The trail is accessible for families with strollers and small children. It’s not officially an Accessible trail for those with mobility aids and wheelchairs but it can be done. The path is a mixture of boardwalk, and some gravel paths. A blog post on identifies some of the issues for wheelchairs accessing this walking trail, including a short grassed section between the picnic shelter and the start of the trail, and that the gravel paths may be muddy in winter.

You can walk your dog on this hike provided you keep your dog on a lead.

Tatendi Hike, Onkaparinga Gorge (3 Walk Options)7.

Tatendi Hike, Onkaparinga Gorge (3 Walk Options)

Hard hike, 6km, 2.5 – 4 hours (easier options available)

A difficult but rewarding hike, descending steeply into Onkaparinga Gorge. The Onkaparinga River is lined with reed and old gum trees, and has many permanent large water holes.

The official maps online and trailhead signs differ a bit in their route choices and trail lengths, and the walk options are quite different in terms of difficulty. We’ve outlined the 3 best route options below.

  • 1. Difficult walking route circuit, 6.0km
    This involves difficult navigation (it is not well sign-posted) including make route choices, and also involves some difficult terrain (at times dense vegetation, at times steep trail.)
  • 2. Moderate walking route circuit, 4.7km
    Navigation is ok, especially well sign-posted when walking anti-clockwise. The trail along the river is open and easy to follow (unlike further upstream). There are great views into gorge from lookout.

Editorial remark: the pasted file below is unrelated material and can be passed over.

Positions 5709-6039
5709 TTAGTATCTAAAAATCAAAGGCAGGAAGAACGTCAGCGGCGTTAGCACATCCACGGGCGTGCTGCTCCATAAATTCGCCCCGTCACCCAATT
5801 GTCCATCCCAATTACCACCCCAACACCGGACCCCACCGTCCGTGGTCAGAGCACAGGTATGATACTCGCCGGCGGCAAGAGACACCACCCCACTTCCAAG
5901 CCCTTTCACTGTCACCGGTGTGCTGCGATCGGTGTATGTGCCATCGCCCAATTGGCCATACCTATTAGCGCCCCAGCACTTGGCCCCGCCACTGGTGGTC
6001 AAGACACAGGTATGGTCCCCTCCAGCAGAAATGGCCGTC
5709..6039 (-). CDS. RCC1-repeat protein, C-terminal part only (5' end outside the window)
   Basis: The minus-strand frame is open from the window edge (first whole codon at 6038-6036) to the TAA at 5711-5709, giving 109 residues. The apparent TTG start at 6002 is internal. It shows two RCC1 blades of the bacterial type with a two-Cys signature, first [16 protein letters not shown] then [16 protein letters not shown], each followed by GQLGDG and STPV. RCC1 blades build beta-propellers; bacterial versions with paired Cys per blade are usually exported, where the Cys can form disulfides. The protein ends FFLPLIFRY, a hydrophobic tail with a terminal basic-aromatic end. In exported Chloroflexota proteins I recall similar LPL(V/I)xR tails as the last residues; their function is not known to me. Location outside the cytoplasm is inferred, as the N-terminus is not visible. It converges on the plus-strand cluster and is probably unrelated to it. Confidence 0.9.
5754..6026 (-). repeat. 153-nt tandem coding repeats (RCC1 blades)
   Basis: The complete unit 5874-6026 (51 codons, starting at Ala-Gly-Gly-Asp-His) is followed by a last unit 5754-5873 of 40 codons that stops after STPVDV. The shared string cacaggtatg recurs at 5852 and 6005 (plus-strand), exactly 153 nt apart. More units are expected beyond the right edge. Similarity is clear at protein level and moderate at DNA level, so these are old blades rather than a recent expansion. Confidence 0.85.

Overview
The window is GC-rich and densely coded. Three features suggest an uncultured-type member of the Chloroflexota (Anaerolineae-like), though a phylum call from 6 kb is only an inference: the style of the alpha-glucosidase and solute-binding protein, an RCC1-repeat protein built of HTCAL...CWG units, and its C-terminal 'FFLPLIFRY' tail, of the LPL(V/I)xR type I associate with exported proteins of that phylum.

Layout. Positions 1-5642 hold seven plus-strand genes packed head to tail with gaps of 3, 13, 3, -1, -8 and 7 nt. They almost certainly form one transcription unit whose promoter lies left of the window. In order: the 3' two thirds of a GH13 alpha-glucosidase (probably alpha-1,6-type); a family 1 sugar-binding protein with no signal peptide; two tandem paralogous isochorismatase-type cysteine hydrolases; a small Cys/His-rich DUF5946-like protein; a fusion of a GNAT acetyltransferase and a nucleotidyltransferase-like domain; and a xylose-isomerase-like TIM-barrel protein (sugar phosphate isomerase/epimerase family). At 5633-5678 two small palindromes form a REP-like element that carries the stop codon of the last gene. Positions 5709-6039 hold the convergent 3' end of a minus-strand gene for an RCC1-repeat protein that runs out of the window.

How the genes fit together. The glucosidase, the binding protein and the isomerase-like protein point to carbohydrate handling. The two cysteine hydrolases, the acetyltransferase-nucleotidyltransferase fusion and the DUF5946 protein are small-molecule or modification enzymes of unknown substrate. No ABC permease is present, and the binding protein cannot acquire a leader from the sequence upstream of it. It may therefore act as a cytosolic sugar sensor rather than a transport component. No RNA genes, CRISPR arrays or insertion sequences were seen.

• 3. Easy walking route to lookout and return, 1.5km return
    This route has easy navigation, and is a short walk with no steep climbs. There are views into gorge from lookout.

Nature Hike8.

Nature Hike

Moderate hike, 3.5km, 3 hours

An easy trail though regenerating pink gum and grey box woodland. This trail is a fine example of these unique plant communities. On the eastern section of the trail you’ll have fabulous views of the gorge.

Old Noarlunga Hike, Onkaparinga River National Park9.

Old Noarlunga Hike

Hard hike, 3.5km, 2 hours

Experience a hike along the Onkaparinga River and in the hills above Old Noarlunga.

This walk only includes one rock scramble but does include some narrow walking trail.

The swing bridge over the Onkaparinga River at the start of this hike on Paringa Parade, Old Noarlunga, was swept away in the spring floods of September 2016. There is a ford upstream from where the swing bridge used to be, but the water is often too high to make an easy crossing. The trail can be accessed via the Tea Tree Track, at Gate 29, on the corner of Barytes Road and Sheoak Road.

Noarlunga Downs Wetland Trail, Onkaparinga River10.

Noarlunga Downs Wetland Trail

Easy walk, 600m one-way, 1.2km return, 30 mins return

This trail is not actually in Onkaparinga River Recreation Park, but follows part of the estuary system, so we’ve included it as a special mention.

The trail follows the edge of what is now a predator-free sanctuary. The trail features art by contemporary Aboriginal artist Paul Herzich.